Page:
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20 Years of Self Delusion

Last week in a post I shared a favorite quote, the gist of which is that people will only act rationally once they’ve tried all the irrational options.

About a week ago I found myself having to admit that I’d been acting irrationally for many years. I was diagnosed 20 years ago as a Type 2 diabetic, and the fact that I got the disease was completely my fault. Too much weight and too little exercise eventually resulted in a substantial rise in my blood sugar caused by the inability of my body to properly use insulin.

A normal healthy teenager could eat a big package of Skittles, four glazed donuts, a baked potato the size of a gunboat, and wash it all down with a liter of Dr. Pepper and it wouldn’t be a problem. His body would release a surge of insulin which would, in short order, bring the teen’s blood sugar back to normal.

Something as simple as a cup of rice or a couple of slices of bread will cause my blood sugar to spike, and even though I have insulin in my bloodstream, it does little to lower my blood glucose level because my system is now insulin resistant.

High blood sugar has a variety of unpleasant effects. For me, the most visible is a greatly increased thirst. Long before I was a diabetic I was thirstier than most people, and the disease has made that even worse. In addition, two of the anti-diabetic medications I’m on have the side effect of increased thirst. That is why you rarely see me without something to drink.

When we know that we are going to be out of the house for a few hours Becky will pack a cooler with several drinks. When I walk into a church service it’s with a Coke Zero and a bottle of water. At home, I will sometimes drink a couple of gallons of iced tea in a day. Because what goes in must come out, I can never stray far from a restroom.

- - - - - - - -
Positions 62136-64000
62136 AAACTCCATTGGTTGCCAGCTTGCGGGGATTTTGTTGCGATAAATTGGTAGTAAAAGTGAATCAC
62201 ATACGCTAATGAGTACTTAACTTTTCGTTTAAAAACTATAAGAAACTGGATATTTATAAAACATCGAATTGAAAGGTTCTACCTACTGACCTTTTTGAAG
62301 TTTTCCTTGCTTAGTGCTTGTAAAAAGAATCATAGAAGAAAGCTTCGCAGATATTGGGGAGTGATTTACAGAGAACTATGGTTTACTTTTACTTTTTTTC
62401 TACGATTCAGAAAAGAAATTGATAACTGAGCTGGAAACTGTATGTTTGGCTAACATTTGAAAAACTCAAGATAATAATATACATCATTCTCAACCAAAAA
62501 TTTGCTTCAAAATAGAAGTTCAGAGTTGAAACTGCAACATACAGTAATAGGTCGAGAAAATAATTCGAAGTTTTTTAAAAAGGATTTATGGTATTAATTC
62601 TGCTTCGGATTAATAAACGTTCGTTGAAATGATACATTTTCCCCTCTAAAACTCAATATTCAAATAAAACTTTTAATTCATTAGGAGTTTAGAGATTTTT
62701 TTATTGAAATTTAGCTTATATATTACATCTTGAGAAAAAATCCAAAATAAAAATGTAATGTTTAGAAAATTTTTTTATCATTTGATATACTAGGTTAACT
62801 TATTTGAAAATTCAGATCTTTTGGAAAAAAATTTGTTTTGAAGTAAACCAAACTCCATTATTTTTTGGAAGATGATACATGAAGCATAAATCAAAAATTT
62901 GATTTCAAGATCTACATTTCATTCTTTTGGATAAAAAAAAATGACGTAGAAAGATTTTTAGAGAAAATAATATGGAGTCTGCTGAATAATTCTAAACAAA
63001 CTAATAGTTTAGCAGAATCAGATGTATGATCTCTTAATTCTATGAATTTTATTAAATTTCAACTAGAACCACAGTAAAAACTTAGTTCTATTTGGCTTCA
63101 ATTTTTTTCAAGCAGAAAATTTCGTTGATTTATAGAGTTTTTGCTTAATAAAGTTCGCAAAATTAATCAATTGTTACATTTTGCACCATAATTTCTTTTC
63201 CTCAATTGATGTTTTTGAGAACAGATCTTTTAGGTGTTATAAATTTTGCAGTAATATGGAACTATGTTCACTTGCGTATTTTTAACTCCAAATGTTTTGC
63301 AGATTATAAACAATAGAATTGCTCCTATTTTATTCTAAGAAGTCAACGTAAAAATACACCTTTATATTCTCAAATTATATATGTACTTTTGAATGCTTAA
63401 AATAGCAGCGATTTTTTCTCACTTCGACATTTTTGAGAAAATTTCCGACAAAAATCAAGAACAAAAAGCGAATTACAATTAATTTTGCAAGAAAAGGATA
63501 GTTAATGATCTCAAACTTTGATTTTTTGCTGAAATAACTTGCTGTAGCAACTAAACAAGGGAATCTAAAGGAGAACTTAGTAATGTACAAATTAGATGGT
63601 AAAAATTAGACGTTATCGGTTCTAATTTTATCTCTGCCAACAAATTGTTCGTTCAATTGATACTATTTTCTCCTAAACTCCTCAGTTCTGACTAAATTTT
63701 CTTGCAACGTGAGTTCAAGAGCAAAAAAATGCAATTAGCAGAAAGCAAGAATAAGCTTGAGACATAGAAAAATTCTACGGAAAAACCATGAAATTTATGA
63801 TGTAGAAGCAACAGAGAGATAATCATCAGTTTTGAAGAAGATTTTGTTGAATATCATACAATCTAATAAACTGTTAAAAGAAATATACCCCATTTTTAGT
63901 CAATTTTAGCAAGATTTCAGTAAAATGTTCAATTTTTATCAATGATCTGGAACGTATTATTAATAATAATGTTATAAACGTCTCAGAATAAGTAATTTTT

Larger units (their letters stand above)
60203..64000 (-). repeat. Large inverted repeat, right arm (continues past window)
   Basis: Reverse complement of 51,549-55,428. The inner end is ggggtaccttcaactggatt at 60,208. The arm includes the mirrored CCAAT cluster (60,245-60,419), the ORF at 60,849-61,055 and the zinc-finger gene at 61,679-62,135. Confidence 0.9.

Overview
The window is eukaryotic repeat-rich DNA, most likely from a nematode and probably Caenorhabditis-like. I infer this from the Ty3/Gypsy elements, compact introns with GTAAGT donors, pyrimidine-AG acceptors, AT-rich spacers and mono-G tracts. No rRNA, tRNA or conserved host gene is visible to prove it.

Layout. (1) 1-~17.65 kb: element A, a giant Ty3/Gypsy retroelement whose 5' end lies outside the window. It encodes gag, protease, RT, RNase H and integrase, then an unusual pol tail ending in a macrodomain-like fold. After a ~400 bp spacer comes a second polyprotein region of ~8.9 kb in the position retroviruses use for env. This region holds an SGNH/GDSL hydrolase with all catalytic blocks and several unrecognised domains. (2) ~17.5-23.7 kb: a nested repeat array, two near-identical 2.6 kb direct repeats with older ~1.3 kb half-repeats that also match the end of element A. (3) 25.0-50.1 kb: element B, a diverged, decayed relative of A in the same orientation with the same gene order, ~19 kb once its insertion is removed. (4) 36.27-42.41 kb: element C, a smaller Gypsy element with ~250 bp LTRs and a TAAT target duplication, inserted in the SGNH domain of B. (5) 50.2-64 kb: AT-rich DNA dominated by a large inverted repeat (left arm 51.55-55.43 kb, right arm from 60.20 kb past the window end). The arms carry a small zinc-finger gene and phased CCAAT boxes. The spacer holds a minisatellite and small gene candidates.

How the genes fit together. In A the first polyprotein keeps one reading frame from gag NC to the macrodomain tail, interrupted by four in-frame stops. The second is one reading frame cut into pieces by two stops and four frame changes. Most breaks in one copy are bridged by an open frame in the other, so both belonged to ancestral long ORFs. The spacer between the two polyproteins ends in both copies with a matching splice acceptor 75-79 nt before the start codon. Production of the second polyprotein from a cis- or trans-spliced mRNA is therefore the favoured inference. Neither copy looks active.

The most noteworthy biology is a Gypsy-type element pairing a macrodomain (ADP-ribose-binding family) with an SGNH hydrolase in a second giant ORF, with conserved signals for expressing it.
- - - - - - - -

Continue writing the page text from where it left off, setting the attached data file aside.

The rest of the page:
The constant need for drinks and access to restrooms means there are some kinds of places I won’t go and activities I will not attempt. In addition to the constant thirst, there are other short-term effects of hyperglycemia including pronounced fatigue and blurred vision. While these can be annoying and limiting, I have become accustomed to them.

The longer-term effects of prolonged high glucose levels are much more serious and include things like blindness, nerve damage, an increased risk of strokes, and ultimately, an early death.  These are things the irrational part of me minimizes as I, like so many non-diabetics, gobble up donuts, fries, and Kit-Kat bars while never checking my blood sugar.

I am so used to the feelings that accompany high blood sugar that I tell myself that diabetes is irrelevant to my daily life. It is a sad fact that many diabetics won’t worry about the serious complications of the disease until it’s too late to do anything about them.

I am forced to admit that I’ve been treating my diabetes the way that Homer Simpson deals with his car’s flashing check engine light.

That was the road I was on, but my eyes have been opened and I can see what awaits me if I don’t take the exit marked Common Sense.

I know the changes I’m making are, while long-delayed, rational ones. I know I’ll kick myself for waiting so long to do the right thing, but maybe I should give myself a little credit for not exhausting all the other alternatives.